The One Big Lesson Fiction Writers Can Learn by Writing a Comic Book

Author Victor LaValle has written many types of books over the years, from Slap-Boxing with Jesus, a short story collection that took readers to New York in the 70s, to The Ecstatic, a novel about a young schizophrenic man and the family who tries to save him, to most recently, The Ballad of Black Tom, a novella that turns an H.P. Lovecraft story inside out to explore the legacy of racism in America. In an enlightening post for The Center for Fiction, he talks about how he and his friend, Pym author Mat Johnson, left the Columbia MFA program feeling pretty solid as writers. They both published books fairly quickly, and began to feel like real, professional authors (something that’s notoriously hard for even the best writers to do.)

But then Johnson got a job writing a comic book and, as he realized that somehow his well-honed workshop skills weren’t working, he turned to LaValle to talk about what could be going wrong.

“…we both realized that a scripted version of all our published fiction—novels and short stories—might look exactly like that. Scene after scene of people sitting around yapping. Hard to create much drama from people doing the exact same thing on every page.”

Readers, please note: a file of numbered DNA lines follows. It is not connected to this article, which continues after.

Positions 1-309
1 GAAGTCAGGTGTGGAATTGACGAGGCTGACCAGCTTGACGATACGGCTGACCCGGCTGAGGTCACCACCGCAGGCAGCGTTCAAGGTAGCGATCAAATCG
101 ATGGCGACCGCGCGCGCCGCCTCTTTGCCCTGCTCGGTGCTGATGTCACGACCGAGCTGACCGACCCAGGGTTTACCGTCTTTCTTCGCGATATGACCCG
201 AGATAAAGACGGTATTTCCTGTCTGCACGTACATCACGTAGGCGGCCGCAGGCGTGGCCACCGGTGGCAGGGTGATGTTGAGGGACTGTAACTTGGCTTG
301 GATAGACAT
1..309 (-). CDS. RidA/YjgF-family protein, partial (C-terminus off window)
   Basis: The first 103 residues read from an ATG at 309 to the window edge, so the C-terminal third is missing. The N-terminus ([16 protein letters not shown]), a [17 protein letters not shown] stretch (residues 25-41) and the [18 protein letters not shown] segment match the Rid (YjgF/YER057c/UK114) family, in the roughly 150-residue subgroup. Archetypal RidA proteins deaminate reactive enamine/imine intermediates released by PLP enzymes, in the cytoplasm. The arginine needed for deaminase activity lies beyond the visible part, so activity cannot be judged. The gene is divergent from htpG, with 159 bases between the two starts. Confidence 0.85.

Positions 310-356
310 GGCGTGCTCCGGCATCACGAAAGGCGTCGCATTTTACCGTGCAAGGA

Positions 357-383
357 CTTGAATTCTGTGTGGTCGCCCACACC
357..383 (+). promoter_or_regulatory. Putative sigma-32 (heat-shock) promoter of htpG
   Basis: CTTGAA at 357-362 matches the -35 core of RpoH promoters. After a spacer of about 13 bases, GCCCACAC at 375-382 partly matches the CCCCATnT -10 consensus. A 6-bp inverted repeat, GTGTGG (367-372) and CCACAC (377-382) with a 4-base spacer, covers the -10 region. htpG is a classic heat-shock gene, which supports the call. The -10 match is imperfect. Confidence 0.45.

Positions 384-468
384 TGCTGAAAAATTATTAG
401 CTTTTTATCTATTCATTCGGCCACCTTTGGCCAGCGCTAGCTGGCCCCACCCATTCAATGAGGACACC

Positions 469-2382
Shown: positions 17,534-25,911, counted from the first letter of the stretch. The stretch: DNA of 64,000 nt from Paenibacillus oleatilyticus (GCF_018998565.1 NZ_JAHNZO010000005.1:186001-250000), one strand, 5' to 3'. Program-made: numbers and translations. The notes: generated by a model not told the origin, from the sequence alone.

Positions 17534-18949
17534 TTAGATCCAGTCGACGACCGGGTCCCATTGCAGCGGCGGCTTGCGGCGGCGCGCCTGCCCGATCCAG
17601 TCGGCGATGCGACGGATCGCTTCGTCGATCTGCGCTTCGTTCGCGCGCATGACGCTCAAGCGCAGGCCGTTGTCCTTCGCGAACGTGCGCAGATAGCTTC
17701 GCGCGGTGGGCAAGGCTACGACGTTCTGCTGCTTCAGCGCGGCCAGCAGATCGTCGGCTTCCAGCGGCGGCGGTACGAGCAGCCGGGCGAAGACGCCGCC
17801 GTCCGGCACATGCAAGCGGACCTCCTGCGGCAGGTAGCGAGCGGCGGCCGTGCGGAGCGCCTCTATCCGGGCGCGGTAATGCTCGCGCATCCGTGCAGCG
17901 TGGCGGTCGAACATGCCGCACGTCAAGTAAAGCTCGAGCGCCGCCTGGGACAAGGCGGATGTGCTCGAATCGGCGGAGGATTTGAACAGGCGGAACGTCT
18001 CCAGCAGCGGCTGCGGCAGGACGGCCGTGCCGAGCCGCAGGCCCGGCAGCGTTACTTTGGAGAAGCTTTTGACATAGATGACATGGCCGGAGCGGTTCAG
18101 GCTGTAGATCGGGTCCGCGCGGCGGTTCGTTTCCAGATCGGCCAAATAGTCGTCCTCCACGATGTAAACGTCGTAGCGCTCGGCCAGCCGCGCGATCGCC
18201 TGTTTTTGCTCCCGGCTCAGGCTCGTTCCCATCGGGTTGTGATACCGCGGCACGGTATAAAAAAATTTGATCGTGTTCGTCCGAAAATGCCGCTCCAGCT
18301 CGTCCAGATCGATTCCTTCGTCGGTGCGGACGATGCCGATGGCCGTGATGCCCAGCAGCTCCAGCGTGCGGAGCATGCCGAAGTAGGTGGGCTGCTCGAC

What was missing? Story structure. “[We’d] never examined the reasons why we’d told this story in this order.”

As useful as their workshops were, LaValle and Johnson began to realize that there were some holes in their education that comic books might be able to educate them about. (For example, dissect the above opening page to Grant Morrison’s All-Star Superman. The writer tells Superman’s origin story in only four panels. But why tell the story that way in the first place?)

LaValle has since turned this impromptu conversation with his writer buddy into a great piece, “One Thing I Never Learned in Workshop” about the nuts and bolts of writing! Check out the whole post over at The Center for Fiction’s website.



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